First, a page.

I leave the war-stricken gym feeling refreshed and happy to have ventured there – even though the usual “Golds Gym” goer probably wouldn’t set one foot in there without many bottles of disinfectant.

As I am leaving Sophia comes up to me and gives me her phone number, telling me to call her and she will do my make-up. I accept the offer and go on my way. Just as I am outside the gate she comes whizzing by on her scooter, offering to take me wherever I want to go. Well, it’s rude to decline an offer and to refuse food, so I happily get on the back, thinking I will save some money.

Let me tell you, I would have been happy forking out the money for a real motorbike taxi. Sophia, being very flamboyant and over the top, and who talks with her hands as opposed with her mouth, starts driving.

Just as we are driving through crazy Saigon her hands are flailing and she is turning to look at me, and before she realizes it she is almost skidding into a Mac truck stopped at a light (which nobody abides by anyway).

She scoots by it and back into what I thought to be controlled chaos – until she took over the road. I have travelled this path many times without fear for my life, although I look back now and I probably should have. Sophia is whipping in and out of alley ways, side streets; you name it, she’s there.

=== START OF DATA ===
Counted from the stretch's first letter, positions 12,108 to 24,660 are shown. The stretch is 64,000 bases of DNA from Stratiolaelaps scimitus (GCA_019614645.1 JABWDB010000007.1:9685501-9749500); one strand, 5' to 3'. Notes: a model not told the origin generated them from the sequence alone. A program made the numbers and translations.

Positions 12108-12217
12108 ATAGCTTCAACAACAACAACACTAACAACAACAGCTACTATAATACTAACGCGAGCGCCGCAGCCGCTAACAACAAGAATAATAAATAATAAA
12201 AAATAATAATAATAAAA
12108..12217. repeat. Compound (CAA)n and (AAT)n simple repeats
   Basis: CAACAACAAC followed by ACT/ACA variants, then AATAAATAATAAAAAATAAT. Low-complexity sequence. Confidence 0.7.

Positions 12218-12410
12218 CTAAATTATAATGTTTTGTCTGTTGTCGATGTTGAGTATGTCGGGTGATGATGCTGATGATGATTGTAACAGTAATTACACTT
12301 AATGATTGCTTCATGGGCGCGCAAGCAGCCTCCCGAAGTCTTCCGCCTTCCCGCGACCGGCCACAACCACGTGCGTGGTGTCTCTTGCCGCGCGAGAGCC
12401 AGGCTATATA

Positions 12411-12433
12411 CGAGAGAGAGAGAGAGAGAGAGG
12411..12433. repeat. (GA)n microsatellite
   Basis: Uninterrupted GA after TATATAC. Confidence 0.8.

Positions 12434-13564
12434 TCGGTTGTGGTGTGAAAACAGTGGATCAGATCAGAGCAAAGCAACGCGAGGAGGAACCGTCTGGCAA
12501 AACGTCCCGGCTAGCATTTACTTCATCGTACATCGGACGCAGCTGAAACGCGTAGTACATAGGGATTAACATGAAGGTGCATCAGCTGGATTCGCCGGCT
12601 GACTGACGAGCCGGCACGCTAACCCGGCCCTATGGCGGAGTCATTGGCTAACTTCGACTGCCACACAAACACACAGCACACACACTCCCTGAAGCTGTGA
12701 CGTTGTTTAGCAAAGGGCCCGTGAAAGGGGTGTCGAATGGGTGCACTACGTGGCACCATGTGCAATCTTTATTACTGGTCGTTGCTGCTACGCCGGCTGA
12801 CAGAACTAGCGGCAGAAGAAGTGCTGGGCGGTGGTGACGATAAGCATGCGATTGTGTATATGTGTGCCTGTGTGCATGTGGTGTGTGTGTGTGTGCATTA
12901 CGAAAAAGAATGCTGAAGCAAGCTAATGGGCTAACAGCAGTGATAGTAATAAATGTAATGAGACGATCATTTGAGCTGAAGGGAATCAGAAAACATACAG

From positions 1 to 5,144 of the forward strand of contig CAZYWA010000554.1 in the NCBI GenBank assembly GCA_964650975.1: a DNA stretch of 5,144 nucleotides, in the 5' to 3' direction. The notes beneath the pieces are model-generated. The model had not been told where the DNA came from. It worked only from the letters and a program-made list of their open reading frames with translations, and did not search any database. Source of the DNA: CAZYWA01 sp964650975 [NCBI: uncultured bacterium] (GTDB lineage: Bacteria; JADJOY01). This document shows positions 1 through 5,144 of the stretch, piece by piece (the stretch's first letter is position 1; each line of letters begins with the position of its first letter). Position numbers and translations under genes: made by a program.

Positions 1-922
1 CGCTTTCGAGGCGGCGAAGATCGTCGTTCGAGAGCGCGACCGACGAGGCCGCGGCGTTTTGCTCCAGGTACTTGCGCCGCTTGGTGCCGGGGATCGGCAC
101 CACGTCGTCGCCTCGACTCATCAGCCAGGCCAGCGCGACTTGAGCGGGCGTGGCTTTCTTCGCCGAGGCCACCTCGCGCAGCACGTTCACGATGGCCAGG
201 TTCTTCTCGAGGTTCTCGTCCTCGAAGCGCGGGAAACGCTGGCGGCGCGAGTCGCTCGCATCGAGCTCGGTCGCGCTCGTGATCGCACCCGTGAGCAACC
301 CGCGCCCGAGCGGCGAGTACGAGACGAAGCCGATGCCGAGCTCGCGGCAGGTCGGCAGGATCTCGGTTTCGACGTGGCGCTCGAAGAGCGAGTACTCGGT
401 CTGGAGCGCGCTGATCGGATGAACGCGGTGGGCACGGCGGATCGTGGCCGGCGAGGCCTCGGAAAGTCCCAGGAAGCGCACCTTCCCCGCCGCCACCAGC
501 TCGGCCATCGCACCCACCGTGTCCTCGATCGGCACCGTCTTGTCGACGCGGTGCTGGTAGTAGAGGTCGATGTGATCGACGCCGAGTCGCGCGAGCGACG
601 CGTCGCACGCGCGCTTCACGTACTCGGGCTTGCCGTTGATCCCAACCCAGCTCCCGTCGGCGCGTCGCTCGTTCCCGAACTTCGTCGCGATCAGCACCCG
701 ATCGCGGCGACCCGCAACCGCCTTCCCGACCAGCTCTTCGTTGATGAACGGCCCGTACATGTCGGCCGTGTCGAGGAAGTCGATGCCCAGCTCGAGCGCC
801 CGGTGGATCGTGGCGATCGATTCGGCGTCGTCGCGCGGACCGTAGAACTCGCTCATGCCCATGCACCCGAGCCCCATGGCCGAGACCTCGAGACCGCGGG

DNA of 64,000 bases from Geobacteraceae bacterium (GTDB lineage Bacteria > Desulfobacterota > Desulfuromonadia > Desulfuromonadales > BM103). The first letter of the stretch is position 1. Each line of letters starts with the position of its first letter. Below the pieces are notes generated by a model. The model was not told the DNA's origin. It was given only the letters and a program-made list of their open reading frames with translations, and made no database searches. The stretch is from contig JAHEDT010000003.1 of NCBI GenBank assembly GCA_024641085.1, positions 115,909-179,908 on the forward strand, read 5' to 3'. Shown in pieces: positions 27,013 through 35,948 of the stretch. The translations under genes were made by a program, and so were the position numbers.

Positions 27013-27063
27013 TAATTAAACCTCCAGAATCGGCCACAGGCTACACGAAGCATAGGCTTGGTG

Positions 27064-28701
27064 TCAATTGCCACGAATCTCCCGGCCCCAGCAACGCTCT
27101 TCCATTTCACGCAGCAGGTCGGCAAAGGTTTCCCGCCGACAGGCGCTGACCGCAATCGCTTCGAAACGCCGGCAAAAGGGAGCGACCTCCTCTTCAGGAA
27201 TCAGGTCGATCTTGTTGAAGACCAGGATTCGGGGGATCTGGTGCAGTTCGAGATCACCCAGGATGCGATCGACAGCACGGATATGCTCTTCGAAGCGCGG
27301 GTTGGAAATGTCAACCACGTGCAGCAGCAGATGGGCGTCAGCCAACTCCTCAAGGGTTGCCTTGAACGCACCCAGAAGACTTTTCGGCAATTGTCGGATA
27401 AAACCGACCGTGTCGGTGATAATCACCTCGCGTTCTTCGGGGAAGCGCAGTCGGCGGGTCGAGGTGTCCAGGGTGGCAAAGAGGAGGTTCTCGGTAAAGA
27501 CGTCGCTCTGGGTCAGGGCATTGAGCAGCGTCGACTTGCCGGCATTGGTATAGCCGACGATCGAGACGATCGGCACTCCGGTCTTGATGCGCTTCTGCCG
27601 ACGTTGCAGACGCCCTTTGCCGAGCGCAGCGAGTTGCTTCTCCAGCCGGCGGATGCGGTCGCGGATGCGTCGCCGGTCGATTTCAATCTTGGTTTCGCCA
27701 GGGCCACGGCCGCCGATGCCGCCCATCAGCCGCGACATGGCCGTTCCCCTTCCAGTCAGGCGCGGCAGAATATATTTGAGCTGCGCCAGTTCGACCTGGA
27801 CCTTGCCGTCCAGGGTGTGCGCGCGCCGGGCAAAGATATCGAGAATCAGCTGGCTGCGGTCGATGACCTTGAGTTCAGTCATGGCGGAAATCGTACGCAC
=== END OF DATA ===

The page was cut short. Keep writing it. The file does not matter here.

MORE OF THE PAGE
Finally we come to a halt.

I catch my breath and try to release my white fingers from the back of the bike. I thought they had become permanently glued there. She has decided to take me to her beauty salon, where she is learning make-up. I get introduced to all her co-workers, who don’t speak English. I have about 20 of them poking at my hair and my face.

Sophia then decides to give my fair-coloured eye-brows some colour. She is penciling away for about 10 minutes when I finally have the chance to look. “NICE,” is all I can say. Big and bushy, I don’t know what colour she used, but according to them I am now beautiful. I now have some meanly shaped eyebrows. Look out Marie Claire! .Thank god she decided to stop there!

I say my good-byes and thank-you’s and reluctantly get back on the bike. We whip around the streets, with everybody honking at us. All the excitement had gotten to her, and she forgot where I was staying. I pass her the card with the address on it. She holds it up, without any regard for what is in front of her, but as soon as she hears a honk she realizes it is time to dodge the parked car or the pedestrian or even the wild dog.

We finally near my destination and I thank her more than I have ever thanked anyone before. She vows to see me tomorrow and give me a full tour of the city. I can’t wait! As I walk into a shop and get a stiff shot of whiskey I thank god the Honda dealership invented horns…

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Traveler Article